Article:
A country's total GDP and GDP per capita provide a quick insight into how wealthy the average person is and can help you calibrate expectations and price points for your service. For example, GDP per capita is particularly interesting if you're considering market expansion to India, where there is an enormous population but very few people with large amounts of money. Therefore, if you have a luxury product, what seems like an excellent opportunity at the start could quickly dwindle to a tiny market. That might not mean it is not a viable option, but it may require companies to reconsider their marketing strategy and pricing models.

Industry specialism 

Looking at the most significant export industry that a country has helps you understand its defining sector on an international stage and enables you to begin generating ideas on how to integrate. Meanwhile, ascertaining the industry specialism of the top two cities helps you determine who is generating dynamism within the most productive city in the country. This enables you to focus on who and what is vital to this city and where your business fits. 

Age dependency ratio

The age dependency ratio is information that helps you understand the market a bit better. It looks at the number of people under 15 and over 65 (working age). It provides an insight into whether the population is ageing or not and what the future could hold for the country and business opportunities. 

Top Hofstede traits

Hofstede traits look at how a country prioritises collective cultural characteristics as defined in categories researched by Dr Gerard Hendrik Hofstede, a Dutch social psychologist well known for his pioneering research on cross-cultural groups and organisations. 

Looking at what these traits are and the strength of those traits provides insight into a region's cultural and societal nuances. It informs how to interact and target the market while being respectful of the country's culture. For example, we have previously spoken about the importance of cultural values when marketing to the different nations within the GCC.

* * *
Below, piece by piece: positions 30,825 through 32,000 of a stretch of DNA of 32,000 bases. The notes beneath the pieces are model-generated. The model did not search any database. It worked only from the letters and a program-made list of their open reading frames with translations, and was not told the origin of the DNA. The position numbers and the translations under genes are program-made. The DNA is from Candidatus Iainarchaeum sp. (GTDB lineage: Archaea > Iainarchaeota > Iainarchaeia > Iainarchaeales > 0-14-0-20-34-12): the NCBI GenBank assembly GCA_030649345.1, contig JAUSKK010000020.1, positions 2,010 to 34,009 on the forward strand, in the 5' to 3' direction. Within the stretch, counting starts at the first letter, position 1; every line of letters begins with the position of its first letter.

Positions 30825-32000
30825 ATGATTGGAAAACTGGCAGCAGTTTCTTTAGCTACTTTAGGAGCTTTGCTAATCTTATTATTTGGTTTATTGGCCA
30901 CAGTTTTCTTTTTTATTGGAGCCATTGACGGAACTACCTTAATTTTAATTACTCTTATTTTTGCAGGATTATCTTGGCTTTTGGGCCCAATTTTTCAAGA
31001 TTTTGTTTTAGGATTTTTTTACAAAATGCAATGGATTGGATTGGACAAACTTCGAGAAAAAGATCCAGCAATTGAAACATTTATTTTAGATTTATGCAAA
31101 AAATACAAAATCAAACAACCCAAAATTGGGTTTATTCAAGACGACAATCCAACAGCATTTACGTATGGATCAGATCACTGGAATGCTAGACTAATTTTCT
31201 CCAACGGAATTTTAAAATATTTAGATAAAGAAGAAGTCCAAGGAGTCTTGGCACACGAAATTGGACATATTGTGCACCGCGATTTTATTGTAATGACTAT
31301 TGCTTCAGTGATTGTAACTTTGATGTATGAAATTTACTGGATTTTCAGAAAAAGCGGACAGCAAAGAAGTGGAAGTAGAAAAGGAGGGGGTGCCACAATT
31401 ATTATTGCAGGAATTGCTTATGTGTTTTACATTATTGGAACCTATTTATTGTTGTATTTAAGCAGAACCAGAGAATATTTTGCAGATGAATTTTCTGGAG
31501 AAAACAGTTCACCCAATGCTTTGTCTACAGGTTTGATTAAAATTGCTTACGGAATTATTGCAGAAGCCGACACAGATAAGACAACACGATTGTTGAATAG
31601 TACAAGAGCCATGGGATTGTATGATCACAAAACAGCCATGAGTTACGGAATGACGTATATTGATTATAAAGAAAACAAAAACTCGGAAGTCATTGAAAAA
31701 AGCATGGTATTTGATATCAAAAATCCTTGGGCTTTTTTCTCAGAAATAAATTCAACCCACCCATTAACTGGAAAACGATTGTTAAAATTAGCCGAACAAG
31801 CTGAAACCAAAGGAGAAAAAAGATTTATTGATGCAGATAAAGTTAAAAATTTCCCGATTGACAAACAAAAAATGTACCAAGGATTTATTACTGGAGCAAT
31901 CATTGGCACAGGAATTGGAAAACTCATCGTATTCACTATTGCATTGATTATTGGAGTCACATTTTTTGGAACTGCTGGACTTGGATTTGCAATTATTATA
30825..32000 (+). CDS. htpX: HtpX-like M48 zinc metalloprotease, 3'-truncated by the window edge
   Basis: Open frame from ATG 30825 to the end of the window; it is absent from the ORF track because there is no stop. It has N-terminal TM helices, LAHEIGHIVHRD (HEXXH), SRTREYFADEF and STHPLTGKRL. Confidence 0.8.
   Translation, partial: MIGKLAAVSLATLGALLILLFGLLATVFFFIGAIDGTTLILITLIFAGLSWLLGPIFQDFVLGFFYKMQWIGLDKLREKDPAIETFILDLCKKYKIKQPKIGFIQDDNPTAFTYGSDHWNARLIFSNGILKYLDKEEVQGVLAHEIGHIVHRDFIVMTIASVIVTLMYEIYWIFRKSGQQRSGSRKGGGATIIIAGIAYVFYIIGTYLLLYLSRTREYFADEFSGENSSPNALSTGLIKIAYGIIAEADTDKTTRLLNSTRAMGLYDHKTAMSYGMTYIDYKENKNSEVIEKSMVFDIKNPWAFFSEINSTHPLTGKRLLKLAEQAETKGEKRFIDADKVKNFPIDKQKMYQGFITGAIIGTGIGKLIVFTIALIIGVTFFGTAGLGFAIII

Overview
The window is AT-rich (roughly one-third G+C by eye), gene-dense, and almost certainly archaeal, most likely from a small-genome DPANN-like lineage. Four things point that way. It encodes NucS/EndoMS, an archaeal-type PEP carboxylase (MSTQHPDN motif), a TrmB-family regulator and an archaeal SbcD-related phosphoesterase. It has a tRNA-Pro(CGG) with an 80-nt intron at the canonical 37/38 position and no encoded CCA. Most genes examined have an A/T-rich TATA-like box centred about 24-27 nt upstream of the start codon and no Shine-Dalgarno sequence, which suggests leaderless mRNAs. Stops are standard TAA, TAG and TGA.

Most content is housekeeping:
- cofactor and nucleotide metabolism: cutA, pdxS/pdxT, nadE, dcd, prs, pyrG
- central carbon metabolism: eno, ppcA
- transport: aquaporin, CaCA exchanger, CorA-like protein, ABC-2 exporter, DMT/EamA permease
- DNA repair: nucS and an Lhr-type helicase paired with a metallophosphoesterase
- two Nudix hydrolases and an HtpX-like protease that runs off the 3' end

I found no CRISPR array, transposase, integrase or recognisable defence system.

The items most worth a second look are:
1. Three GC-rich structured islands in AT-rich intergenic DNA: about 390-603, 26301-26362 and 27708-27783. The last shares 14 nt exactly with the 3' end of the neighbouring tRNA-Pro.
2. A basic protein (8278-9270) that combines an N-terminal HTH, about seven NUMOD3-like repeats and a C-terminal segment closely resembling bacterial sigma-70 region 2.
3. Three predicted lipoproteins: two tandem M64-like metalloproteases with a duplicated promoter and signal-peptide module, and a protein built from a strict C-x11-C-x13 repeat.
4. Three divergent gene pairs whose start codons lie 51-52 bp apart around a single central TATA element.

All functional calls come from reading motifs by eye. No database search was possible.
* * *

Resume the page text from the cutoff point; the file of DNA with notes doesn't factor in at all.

OECD E-Government ranking

The OECD E-Government ranking uses information and communications technologies (ICTs) and the Internet to achieve better government. Essentially, how easy it is to use technology to access government services and, by proxy, the digital engagement of the country? 
The ranking helps you understand how easy it is to do business - the ease of accessing information, communications and transacting business. 
While the information that we provide companies with at the outset is not personal to them, it can help you begin to understand where opportunities are rather than going with what seems obvious. It enables a more strategic approach to the next phase of discovery, which should be done well to minimise long-term risk, but requires investment into meaningful market research. Our knowledge enables you to get a head start on that process.
Would you like to discuss overseas opportunities for you and your business and create an insightful, strategic approach to market expansion? You can speak to our team or attend one of our upcoming Go To Market meetings. Contact us for more information.